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Obseity and the Child Protection Register

The links is to a good article on Community Care where a GP argues:
There is no parallel between being underfed and overfed

Obesity cannot be connected with child abuse

According to David Rogers, public health spokesperson for the Local Government Association, "parents who allow their children to eat too much could be as guilty of neglect as those who did not feed their children at all".

The LGA's conviction that overweight children should become the subject of child protection procedures was reported under the headline "Fat children 'should be taken from parents' to curb obesity epidemic" (The Times, 16 August).

I first encountered this facile presentation of obesity as a form of child abuse at a case conference about a teenage girl some years ago. Social workers accepted that her parents were devoted and there was no hint of neglect. Nevertheless, they cited a case in the US in which authorities had been blamed for the death of a morbidly obese young woman and insisted that drastic action had to be taken.

I pointed out the inappropriateness of the parallel between the situation of an under-nourished and neglected infant and an overweight and pampered adolescent. In the former case, actual bodily harm is the direct result of parental abuse and is, at least in physical terms, readily susceptible to intervention. In the latter case, long-term risks to health are the result of a complex (and poorly understood) combination of factors, including the wider "obesogenic" environment - cheap, fast and fattening food, sedentary lifestyles, and so on - as well as the behaviour of the child and her parents.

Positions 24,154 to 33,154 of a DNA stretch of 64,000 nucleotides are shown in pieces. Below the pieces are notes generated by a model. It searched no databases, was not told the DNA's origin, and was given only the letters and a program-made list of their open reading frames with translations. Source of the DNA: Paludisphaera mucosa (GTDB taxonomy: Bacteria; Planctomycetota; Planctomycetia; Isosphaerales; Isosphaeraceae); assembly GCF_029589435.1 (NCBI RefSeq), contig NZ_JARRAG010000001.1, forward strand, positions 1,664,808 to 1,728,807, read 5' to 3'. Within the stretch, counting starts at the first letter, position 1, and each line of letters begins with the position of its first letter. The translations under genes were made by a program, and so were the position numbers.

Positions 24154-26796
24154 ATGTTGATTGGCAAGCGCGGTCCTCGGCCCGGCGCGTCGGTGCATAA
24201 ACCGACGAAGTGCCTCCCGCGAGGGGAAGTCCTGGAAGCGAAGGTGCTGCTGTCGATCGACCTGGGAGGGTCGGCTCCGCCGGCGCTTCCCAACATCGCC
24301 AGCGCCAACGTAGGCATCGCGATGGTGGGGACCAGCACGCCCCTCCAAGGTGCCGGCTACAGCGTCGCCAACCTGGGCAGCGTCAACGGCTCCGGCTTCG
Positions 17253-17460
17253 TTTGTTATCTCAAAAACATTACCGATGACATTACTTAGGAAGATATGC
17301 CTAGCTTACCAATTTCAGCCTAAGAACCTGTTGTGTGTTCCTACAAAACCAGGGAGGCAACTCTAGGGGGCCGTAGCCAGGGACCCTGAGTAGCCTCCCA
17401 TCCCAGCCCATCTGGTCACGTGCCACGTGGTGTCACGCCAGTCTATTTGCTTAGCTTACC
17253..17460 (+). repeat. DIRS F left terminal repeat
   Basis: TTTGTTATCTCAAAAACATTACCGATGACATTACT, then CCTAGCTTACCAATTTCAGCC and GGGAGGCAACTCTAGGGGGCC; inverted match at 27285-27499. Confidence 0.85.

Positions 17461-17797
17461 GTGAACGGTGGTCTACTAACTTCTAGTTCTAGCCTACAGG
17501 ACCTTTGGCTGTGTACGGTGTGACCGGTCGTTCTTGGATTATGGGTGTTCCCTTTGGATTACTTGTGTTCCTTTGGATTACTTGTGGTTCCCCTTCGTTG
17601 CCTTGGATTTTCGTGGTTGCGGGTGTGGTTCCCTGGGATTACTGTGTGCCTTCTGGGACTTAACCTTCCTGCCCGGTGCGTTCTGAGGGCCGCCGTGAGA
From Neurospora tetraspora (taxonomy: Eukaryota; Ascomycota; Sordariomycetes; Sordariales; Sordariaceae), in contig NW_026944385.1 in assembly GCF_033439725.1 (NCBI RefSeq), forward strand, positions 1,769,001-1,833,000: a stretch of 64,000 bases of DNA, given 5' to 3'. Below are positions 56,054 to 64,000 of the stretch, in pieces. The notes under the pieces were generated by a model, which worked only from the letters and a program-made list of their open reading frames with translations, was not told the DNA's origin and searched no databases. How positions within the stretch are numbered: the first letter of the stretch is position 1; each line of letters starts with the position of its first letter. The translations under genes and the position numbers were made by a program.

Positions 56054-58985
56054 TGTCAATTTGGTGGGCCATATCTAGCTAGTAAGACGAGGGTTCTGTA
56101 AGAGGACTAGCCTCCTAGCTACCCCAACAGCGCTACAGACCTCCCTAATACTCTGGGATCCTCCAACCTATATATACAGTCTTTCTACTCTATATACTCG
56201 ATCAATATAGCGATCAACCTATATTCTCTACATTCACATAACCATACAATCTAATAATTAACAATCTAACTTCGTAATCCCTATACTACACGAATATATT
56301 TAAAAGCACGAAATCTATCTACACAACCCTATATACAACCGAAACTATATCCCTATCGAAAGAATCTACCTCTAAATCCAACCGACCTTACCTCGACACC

(the rest is on the site)

The problem with the issues as to when to intervene is that they depend moreso on the personal views of the practitioners rather than any system of regulation where there are defined limits.

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